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How to Keep Youth Focused During a Mission Trip

By: Chase Snyder

The sun was shining full blast and the humidity was 90 percent on this particular day in Palin, Guatemala. This was the first year I led our student ministry on an international mission trip with one of our church’s ministry partners. While I was still getting acclimated to the village, ministry opportunities in Guatemala, and how our student ministry could continue our ongoing support, I noticed something disturbing about my team.

Some of our students were taking more pictures of the people in Guatemala than serving the people of Guatemala.

These pictures would eventually end up on Instagram with a memory of the accomplished ministry. In an effort to capture the moment for Instagram, some of our students missed a moment to spread the Gospel of Jesus.

Short term mission trips are an incredible way for your students to grow as followers of Jesus and to build up the local church around the globe. But there is also the potential of some students viewing the mission trip as a vacation week or summer camp. In Guatemala, some of our students were not prepared to serve during the week-long mission trip.

If you are planning to serve locally, nationally, or internationally, it is your responsibility to make sure your mission trip doesn’t become a vacation for the students. Mission trips have one purpose – to share the Gospel with the nations. That is much different than a vacation, where your goals may include rest, fun, adventure, and more.

And these days, when we can easily see our friends’ travel adventures because they are posted online, it is difficult not to jump at the chance to go on an international mission trip. Getting to go somewhere far away and exotic and have the perk of serving too is just too good to pass up for many of our students.

If we aren’t careful, our students can focus their attention on the fun and adventurous aspects of the trip instead of preparing for the potential impact God will make during the week. Does that mean students should work 14-hour days? Of course not! But there is a fine line between serving people and serving your own agenda.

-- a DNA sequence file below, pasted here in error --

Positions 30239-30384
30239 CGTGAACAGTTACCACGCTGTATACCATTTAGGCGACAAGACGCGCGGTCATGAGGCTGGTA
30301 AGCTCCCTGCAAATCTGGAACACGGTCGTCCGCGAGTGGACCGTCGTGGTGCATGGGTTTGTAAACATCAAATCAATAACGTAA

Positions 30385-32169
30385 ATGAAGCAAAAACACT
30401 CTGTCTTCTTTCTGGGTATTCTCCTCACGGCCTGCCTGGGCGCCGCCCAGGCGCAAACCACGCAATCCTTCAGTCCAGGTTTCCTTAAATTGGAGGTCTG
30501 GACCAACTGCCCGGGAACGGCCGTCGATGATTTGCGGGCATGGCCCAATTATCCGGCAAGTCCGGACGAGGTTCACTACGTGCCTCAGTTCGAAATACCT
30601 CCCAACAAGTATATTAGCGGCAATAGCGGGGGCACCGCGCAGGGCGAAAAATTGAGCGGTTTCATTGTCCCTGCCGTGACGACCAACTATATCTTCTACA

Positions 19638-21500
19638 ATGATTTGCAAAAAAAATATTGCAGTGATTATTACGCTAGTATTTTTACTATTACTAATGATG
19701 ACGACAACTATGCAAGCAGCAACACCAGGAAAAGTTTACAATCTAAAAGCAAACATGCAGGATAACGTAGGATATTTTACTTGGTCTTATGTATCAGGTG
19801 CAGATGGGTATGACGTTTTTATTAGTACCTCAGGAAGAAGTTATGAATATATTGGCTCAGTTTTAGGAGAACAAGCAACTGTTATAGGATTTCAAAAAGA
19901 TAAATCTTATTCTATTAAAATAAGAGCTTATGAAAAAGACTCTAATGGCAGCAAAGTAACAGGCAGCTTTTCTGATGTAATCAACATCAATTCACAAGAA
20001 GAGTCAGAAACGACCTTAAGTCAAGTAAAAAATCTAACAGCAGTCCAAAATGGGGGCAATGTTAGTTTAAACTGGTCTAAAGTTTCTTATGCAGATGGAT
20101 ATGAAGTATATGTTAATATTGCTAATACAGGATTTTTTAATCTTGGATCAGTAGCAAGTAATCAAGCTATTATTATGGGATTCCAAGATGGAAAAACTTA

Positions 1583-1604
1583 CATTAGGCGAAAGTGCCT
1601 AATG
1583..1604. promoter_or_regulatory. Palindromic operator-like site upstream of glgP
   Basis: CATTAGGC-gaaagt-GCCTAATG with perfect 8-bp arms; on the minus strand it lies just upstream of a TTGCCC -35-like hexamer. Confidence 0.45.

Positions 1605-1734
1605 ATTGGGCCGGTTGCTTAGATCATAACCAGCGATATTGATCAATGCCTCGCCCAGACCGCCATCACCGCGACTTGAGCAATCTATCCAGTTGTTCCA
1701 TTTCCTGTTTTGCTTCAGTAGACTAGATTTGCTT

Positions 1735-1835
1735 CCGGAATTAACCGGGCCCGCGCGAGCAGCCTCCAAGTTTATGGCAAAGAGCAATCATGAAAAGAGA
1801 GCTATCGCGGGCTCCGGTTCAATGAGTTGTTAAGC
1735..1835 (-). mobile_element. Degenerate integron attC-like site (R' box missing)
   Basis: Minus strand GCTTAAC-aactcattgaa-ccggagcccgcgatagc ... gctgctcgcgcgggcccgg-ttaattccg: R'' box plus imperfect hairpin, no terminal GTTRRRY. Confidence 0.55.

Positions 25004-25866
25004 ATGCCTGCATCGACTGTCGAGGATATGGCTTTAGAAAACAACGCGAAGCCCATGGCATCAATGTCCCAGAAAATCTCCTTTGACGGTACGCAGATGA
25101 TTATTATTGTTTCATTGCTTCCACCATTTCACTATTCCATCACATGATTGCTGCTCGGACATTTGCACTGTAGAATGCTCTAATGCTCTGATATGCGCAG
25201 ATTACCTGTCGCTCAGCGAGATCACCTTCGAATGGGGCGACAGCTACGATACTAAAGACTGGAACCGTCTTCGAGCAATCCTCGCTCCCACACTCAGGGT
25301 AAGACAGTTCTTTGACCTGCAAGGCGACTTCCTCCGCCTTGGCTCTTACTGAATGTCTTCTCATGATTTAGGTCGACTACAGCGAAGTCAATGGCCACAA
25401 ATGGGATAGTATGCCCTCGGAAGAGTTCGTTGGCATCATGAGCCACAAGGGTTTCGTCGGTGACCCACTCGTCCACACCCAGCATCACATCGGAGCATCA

Here are six ways you can prepare students for your upcoming mission trip.

Clearly Lay Out The Expectations For The Mission Trip

The difference between packing for a vacation versus a mission trip is the goal once we arrive at our destination. Students will spend tons of time and energy on raising support and resources for the trip. It is natural to become consumed with getting to the ministry site itself and lose sight of what God is going to do once you are on the ground.

Prioritize time in your planning meetings to prepare your students spiritually. Don’t forget to pray, study God’s Word, and worship with your team before you leave for the mission trip.

Walk Through A Bible Reading Plan During The Mission Trip

Many ministry sites will have a Bible study guide for each team member to walk through during the mission trip. This is not just some tradition for mission trips – it’s essential for spiritual vitality. The temptation to rush through personal devotions so that you can get more work done must be anticipated and avoided. Remember that your ministry impact is based on God’s provisions, not your efforts. Lead your students to Jesus as they lead other people to Him.

Record A Daily Video Blog

Take a video with your phone talking about what God has done that day, sharing stories from students and voicing prayer requests. Keep the videos short and shoot them when everyone arrives home from the ministry site that evening. The simpler video, the better. This is a great way to let the students’ family and the church know how God is working while you are on a mission and inform them of what it is like for a student to serve on a mission trip. It also keeps your students focused on God and the stories of life change happening around them while they are there.

Daily Prayer Time With Your Group

You need to spend time with your ministry team debriefing the day and praying. This will energize the team and keep you focused on ministry. The meetings shouldn’t last more than 30 minutes so that everyone can get adequate rest. We ask four simple questions: How did Jesus show up today? What went well? What was confusing? What was missing?

Share The Gospel Each Day

You went on a mission trip to be the hands and feet of Jesus and to share the Gospel. Students will meet physical needs, but you are also there to address spiritual needs. Mission trips are different from humanitarian efforts. Christians must actively build up local churches and missionaries, encourage the locals, and share the Gospel while on the mission.

This will look different based on the mission trip that you take. Have plenty of conversations with the partner ministry about how your team can make a spiritual impact and support local churches before you arrive on site.

Stay Connected To The Ministry Site When You Return Home

Whether you served with a non-profit, missionary, church, or camp, chances are they have social media accounts and blogs you can follow. Make those connections and gather information before you leave so your student ministry can interact with them throughout the upcoming year.

Reminder: Always ask the ministry leaders and missionaries what is acceptable when it comes to social media engagement. Contact may be limited in some areas of persecution. Always default to the ministry’s guidelines.